21 October 2017
Elton Cane

Elton Cane

Elton Cane - writer & tech geek

116Posts 526,045Views 54Comments
Information Security

Information Security

The risks from Cyber cime - Hacking - Loss of Data Privacy - Identity Theft and other topical threats - can be greatly reduced by implementation of robust IT Security controls ...

Banks accept Dubai assassins' stolen IDs

01 March 2010  |  6089 views  |  1

Quite a few countries around the world had passports of their citizens copied as part of the assassination of Hamas official Mahmoud al-Mabhouh. While the photos disemminated by the media were undoubtedly of the assassins, the rest of the details were of real citizens.

Many media outlets in Australia happily splashed hi-res images of the full passport pages last week. And I think some in the UK were similary careless.

So what, you might say. These documents were already compromised.

But, in Australia it seems the compromised passports were still valid on at least one government database - and this happened to be one that many banks, retail brokerages and online betting sites use for new customer validation.

Read the results of that little blunder here on iTNews.com.au - or, if you want the TV experience, here on MediaWatch.


Comments: (1)

Stephen Wilson
Stephen Wilson - Lockstep Group - Sydney | 01 March, 2010, 19:37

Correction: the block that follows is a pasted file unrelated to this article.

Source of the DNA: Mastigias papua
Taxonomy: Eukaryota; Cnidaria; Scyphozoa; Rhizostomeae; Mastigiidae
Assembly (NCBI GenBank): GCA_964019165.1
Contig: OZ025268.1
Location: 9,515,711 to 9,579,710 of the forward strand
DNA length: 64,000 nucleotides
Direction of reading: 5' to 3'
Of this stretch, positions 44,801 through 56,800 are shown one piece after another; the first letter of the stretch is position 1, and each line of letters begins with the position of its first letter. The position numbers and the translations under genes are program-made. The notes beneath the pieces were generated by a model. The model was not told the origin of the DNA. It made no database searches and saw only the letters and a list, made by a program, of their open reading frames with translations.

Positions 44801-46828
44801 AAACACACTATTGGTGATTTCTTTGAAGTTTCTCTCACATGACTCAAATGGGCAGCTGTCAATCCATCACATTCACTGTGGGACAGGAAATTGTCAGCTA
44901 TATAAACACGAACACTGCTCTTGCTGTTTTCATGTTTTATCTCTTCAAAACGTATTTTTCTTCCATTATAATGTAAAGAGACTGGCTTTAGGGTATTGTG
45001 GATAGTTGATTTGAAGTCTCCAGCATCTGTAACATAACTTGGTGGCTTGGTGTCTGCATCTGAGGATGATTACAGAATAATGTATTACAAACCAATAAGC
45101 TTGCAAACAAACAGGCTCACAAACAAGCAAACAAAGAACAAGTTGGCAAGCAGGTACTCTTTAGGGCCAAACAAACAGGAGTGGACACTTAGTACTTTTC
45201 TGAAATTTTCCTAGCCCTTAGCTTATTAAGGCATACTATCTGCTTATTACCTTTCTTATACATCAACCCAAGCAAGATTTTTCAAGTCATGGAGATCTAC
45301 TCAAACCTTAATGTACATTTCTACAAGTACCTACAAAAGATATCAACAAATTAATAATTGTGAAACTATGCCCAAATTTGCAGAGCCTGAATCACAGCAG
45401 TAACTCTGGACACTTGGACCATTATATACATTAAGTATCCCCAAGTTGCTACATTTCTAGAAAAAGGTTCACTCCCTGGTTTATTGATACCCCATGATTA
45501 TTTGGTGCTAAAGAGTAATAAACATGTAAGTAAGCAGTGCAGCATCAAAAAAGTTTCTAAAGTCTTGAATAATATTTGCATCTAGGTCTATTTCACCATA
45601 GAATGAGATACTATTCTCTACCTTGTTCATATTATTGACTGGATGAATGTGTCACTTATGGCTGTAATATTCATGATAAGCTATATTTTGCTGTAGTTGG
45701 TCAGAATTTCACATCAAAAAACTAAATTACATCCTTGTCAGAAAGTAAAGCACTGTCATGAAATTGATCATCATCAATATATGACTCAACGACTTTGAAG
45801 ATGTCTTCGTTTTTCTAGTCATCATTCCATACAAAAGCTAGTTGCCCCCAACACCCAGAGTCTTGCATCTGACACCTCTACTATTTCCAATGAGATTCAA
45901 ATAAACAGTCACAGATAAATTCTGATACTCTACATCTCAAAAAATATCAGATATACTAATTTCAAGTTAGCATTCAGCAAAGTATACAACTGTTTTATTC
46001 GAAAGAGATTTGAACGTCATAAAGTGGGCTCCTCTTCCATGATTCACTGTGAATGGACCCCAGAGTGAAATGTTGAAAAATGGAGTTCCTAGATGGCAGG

Excellent work this by Elton and iTNews.

It exposes serious limitations in the state of Electronic Verification today.  What are these systems other than fancy black lists?  When digital identity data can be stolen so easily (without the victim even being aware of it) how can EV systems provide much assurance? 

EV is seemingly locked into the cybercrime arms race, with no end yet in sight. EV tries to stay one step ahead of the bad guys by having slightly more up-to-date or slightly richer stocks of personal information against which to verify identity.

The systemic concern I have is that EV has yet to provide any fundamental resistance to ID theft. Worse, by synthesising new wash lists, some EV services are likely to be adding to the extraneous third party stockpiles of personal information waiting to be raided by organised crime. It seems obvious that we wouldn’t need EV if it wasn’t so easy to take someone’s digital identity data and replay it behind their backs.

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job title Journalist copywriter and marketer
location Brisbane
member since 2012
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Writer and media production person

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